Welcome to another edition of our on-going series Do It Live, where your favorite artists break down their stage setups and provide a behind the scenes look into how they are able to do what they do best. This time, we are joined by Berlin-based artist Luca Draccar, whose track "No Sometimes Yes" we premiered back in January. Below, he shows us how he performs live using a variety of different controllers and hardware.
Words by Luca Draccar
I like to change my setup to experiment with inspiring machines.
This is spoken in terms of hardware, therefore it is as well understood the pleasure coming from the physicality of the instrument.
1. TECHNICS 1210
I started my disc jockey journey with vinyl, using 2 Technics 1210: I was not so good on that medium, but that physically taught me to handle sound. Touch it, cook it, sweat it.
That's why I started scratching with effects processors for guitar/bass because it didn't exactly seem to me like I was a great talent or the future of vinylism haha :-)
Scratching and noise shaping sound to me more proper and creative from my profile.
Even today if I can use a turntable on my set, not to play records, but to scratches some particular tracks, and modulate with effect, I am always pleased to have the possibility of such primitive contact, such as the physicality of a hand on a Technics 1210.
I also transported this task, digitally speaking, obtaining with a combination of hardware/software the same scratch power, used on the effect category.
After my inspiring journey with vinyl, I was springing on what I was sure the future looks like: digital content. I started to implement the various software platforms, the same source’s content. Basically playing files, original length, or just a particular part; better-known as loops.
I can’t deny that Traktor and Ableton Live have been there since the very beginning and used in parallel.
The first more oriented to the DJ world, for easy playback of the tracks, or playlist, the second one, for loops, phrase, original things.
That’s why 2 laptops give me the old good feeling of the 2 turntables. Even for a live backup, speaking in term of a possible crash (something which has never happened).
Acting like a DJ or with a machine was not something I necessarily wanted, or planned, but I always loved finding my self on the unwanted next level, to face and take on new challenges. I find myself and learning new topics, even things initially meaningless to my workflow.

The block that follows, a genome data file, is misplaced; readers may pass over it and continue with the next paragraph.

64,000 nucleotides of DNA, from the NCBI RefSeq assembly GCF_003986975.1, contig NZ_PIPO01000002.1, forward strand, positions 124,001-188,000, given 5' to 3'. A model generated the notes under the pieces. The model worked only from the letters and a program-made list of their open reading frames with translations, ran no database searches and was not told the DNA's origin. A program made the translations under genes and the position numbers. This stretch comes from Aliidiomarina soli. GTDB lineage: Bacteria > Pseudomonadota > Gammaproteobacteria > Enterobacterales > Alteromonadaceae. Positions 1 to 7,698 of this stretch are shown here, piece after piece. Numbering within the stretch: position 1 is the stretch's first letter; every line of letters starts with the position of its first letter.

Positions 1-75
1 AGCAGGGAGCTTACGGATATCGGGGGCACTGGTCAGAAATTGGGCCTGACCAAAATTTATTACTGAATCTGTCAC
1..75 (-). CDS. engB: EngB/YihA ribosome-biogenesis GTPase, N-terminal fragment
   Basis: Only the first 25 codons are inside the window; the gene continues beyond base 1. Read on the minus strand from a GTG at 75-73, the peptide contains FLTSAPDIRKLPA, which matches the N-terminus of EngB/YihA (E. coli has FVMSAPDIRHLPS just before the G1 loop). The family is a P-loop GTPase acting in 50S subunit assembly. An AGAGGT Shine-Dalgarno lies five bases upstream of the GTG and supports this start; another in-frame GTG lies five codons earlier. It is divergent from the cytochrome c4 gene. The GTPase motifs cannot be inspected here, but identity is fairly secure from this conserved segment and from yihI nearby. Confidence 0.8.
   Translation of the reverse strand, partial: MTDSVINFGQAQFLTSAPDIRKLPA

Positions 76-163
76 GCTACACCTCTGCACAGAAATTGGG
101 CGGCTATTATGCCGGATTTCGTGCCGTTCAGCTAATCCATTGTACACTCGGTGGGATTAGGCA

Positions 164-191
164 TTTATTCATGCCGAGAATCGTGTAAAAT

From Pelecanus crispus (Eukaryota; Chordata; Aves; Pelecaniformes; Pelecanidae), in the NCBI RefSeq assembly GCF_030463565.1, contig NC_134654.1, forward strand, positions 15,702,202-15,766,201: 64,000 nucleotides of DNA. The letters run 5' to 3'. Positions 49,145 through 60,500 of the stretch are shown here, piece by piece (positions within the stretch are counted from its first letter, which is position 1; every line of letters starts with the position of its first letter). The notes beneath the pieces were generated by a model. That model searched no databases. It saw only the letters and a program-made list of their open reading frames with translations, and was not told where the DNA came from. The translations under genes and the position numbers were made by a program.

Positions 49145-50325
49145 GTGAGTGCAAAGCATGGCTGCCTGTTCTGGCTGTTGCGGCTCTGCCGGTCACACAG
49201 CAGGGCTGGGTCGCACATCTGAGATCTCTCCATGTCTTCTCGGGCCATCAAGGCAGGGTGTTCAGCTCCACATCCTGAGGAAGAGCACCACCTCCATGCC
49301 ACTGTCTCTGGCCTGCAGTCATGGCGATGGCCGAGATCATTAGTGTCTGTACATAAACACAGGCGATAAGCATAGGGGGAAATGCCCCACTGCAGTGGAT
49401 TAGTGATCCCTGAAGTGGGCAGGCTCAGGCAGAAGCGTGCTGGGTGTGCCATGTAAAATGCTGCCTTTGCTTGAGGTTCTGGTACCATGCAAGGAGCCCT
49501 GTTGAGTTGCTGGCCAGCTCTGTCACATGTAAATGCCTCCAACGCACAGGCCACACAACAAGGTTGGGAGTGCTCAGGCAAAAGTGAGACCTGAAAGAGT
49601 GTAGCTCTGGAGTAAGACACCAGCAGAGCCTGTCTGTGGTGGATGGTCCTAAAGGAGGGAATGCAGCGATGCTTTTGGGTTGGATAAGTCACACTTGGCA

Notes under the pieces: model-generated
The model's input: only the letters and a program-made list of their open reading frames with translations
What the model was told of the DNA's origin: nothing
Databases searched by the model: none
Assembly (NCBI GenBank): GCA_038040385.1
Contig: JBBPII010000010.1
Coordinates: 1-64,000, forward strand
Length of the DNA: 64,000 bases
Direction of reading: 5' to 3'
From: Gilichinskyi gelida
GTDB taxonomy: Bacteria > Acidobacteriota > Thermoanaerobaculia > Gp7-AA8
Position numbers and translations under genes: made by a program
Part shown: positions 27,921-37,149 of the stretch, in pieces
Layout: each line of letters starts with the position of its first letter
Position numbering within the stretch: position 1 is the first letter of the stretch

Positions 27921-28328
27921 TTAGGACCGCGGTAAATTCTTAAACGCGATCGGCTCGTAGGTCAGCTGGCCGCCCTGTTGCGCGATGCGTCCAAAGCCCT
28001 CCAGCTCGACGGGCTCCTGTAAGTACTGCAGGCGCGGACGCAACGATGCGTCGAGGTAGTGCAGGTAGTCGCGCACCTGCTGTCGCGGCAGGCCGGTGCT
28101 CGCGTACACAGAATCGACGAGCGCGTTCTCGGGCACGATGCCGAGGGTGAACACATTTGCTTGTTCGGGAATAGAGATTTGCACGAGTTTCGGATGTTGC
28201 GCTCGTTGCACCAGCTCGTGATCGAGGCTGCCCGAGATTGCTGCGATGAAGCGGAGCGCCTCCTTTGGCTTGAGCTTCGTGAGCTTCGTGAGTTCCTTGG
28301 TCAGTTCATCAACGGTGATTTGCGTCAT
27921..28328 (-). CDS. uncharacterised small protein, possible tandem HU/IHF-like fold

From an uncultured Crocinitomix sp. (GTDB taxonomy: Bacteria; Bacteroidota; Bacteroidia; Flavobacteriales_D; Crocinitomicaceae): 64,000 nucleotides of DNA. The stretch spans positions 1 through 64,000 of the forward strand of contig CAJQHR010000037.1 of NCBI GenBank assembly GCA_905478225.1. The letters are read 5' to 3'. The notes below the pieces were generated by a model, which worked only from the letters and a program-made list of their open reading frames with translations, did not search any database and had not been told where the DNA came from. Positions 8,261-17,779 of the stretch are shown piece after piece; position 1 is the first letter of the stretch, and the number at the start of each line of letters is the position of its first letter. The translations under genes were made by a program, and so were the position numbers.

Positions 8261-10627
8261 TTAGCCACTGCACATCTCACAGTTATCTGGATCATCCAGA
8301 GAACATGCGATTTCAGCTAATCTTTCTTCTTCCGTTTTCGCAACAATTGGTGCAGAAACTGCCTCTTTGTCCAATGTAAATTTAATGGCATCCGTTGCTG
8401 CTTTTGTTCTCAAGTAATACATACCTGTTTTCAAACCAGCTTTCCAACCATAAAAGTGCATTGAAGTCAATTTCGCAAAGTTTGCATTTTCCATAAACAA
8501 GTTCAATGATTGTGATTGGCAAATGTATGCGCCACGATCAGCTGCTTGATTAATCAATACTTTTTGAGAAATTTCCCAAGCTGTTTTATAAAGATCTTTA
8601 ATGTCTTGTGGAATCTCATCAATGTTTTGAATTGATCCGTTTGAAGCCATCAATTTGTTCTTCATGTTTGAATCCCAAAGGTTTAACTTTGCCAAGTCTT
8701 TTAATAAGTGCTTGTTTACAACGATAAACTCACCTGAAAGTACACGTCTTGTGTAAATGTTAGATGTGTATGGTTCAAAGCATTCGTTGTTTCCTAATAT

Can you imagine how DJ will perform in 20 years?
3. DJM 900 NEXUS
This story is easy.
DJM was my first mixer, the sound blow my mind. It was at the end of the ’90s and to be honest, it weren't that many options on the market. I could not believe what an instrument it was under my hands. That happiness never fades.
These days are quite a different story, because there is a lot on the market: I am also attracted to other concepts, other styles, and possibilities.
The first is A&H.
I think for example DB4 is one of the greatest underrated projects from Allen & Heath. I really like the ergonomic elegant touch of the DB4.
Same if you focus on Xone 4D: with two decades of evolution this machine runs on, you can easily understand how good and modern was the concept.
4. XONE: 4D
I guess I have had 4 Xone 4D my entire life, in different periods. I mapped it all as MIDI interface and mixing from a second mixer.
This is something possible on the 4D because there are so many possibilities: among pots, faders, encoders, rotaries that leave you the choice to have all visible and directly playable, without running on subcategory or group command.
Still facing a typical or classic DJ layout, let’s say: symmetric, which makes it all easier for live performing.
This is the contradiction of the contradiction. Reduce to the max. And necessary too. There is nothing out there, easier, more direct, more basic than the Faderfox DJ.
It is the instrument I use more for learning and studying sets because it gives me not many choices (besides mixing 2 channels). You are back to the basics topic: good DJs just need 2 tracks to impress.
And if it does not, I don’t think the way is adding more nerdy stuff, more cables, more hardware, more complexity.
It could be a lack of ideas, and Faderfox is very honest to reply to you on this topic, and I am completely honest with him too. So we communicate, we work, we do a lot of things with absolute trust.
6. KORG MICROKONTROL
Live: staying in a booth or in a stage. Performing. There is nothing more angelic and divine than to caress keys.
Even if I am not a classic pianist, thanks to technology, I can program keys and have the opportunity to show my ideas through combinations and assignment to MIDI functions.
Korg always had excellent cutting edge products between DJ and producer.
And if you use a Microkontrol to trigger your sequences of commands, on a linear concept, keyboards let you fly away on a different level, a higher one.